Truly I’ll tell you, whatever you did for one of the least of these brothers and sisters of mine, you did for me.” -Matthew 25:40 (NIV)
When I saw her, I knew something wasn’t right. She was wearing a school-uniform shirt at least two sizes too small. She had to keep pulling down her shirt, which kept riding up above her waistline,and every time she tugged at her shirt, it tugged at my heart.
I got busy, though, directing my staff as we taped the girl’s classroom for a story we were producing for the TV station where I worked. I thought about her again over the next week but would quickly dismiss
  1. It was nearing Christmas, and there was lots to do. But then I began hearing about helpers.
First, my daughter Misty shared how she was leading a project at church to collect donated Christmas gifts so that single parents who needed help could shop for their children at no cost.
And there’s my colleague Inkie, who reaches out to a local school to find a student in need whom she can help. Sometimes the request is for I hike. Once it was to buy letter jackets for two student athletes who’d earned them but couldn’t afford them.
I knew what I needed to do. I e-ailed m principal and offered to purchase the child I’d seen some new school uniforms. I asked her to find out what else I could do to help. The principal responded quickly.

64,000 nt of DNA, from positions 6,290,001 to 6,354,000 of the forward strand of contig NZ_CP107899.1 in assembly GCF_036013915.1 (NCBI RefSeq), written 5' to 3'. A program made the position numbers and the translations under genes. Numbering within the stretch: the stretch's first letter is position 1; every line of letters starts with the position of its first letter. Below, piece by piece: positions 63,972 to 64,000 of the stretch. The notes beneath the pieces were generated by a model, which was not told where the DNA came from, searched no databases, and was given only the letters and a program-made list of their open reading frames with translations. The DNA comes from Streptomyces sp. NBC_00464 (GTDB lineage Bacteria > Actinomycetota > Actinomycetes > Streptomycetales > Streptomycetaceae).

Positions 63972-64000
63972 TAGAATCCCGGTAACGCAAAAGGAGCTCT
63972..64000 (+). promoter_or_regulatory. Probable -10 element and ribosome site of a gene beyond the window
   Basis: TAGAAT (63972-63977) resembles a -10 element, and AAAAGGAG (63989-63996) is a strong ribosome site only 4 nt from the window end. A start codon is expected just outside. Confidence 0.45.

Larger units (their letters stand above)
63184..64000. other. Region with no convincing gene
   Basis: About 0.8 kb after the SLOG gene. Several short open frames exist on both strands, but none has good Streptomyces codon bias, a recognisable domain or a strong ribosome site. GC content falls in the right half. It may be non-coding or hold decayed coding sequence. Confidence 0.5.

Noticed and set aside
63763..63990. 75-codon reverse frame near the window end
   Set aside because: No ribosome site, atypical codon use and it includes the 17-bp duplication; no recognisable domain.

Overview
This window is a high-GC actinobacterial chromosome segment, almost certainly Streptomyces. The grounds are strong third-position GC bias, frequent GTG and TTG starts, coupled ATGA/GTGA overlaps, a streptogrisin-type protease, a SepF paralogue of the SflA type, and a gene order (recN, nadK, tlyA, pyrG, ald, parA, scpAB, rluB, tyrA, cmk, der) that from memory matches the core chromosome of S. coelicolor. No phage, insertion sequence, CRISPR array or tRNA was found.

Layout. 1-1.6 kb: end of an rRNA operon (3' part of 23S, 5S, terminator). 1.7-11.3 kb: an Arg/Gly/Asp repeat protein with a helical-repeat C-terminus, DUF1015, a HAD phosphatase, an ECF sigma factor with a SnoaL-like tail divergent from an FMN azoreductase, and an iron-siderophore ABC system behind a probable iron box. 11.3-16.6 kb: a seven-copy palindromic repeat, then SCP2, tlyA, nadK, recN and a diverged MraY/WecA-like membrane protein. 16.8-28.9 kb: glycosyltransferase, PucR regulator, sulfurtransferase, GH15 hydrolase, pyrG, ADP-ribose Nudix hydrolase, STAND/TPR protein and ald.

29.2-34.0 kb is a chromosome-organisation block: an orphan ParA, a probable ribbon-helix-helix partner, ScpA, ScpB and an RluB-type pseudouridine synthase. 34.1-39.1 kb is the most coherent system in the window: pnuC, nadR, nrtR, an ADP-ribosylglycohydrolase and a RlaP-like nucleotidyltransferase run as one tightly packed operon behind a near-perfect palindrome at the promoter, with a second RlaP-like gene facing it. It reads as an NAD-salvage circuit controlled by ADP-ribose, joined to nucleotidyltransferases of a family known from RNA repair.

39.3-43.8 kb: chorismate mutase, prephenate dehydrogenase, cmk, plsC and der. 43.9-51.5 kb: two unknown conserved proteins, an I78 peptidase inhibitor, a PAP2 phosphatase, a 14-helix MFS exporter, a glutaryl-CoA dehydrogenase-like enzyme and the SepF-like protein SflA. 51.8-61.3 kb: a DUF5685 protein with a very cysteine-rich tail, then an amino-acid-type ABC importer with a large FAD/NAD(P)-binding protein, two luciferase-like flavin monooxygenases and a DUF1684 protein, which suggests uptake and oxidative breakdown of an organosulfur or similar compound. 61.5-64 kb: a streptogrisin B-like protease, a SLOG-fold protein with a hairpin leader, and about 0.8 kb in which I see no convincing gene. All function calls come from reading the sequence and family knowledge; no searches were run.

“Thank you! Her mother will be so grateful for your help.”
I smiled, recalling a quote from Mr. Rogers, a favorite TV personality, who’d said, “Look for the helpers. You will always find people who are helping.”
Thank You for giving me an opportunity to be a helper, Lord
-Melody Bonnette Swang
Digging Deeper: Galatians 6:2; Philippians 2:3-4


The top 18 ways to confuse Santa Claus
  1. Build an army of mean-looking snowmen on the roof, holding signs that say “We hate Christmas,” and “Go away Santa”.
  2. Keep an angry bull in your living room. If you think a bull goes crazy when he sees a little red cape, wait until he sees that big, red Santa suit!
  3. While he’s in the house, replace all his reindeer with exact replicas. Then wait and see what happens when he tries to get them to fly.
  4. Leave him a note, explaining that you’ve gone away for the holidays. Ask if he would mind watering your plants.
  5. While he’s in the house, go find his sleigh and write him a speeding ticket.

And the number way to confuse Santa Claus

  1. Instead of milk and cookies, leave him a salad, and a note explaining that you think he could stand to lose a few pounds.


Ask, and it will be given you; search, and you will find; knock, and the door will be opened for you.” -Matthew 7:7 (NRSV)
It seemed so unfair to be in the midst of heartache from a recent breakup while everyone else was fa-la-la-ing all around me. Quite frankly, I wasn’t in the mood. I wanted to stay in New York City, in my pj’s and in my feelings, watching TV and crying, But my trip to Indianapolis had been booked for months. So though my heart felt empty. I put on the bravest face and brightest smile I could muster and went home for the holidays.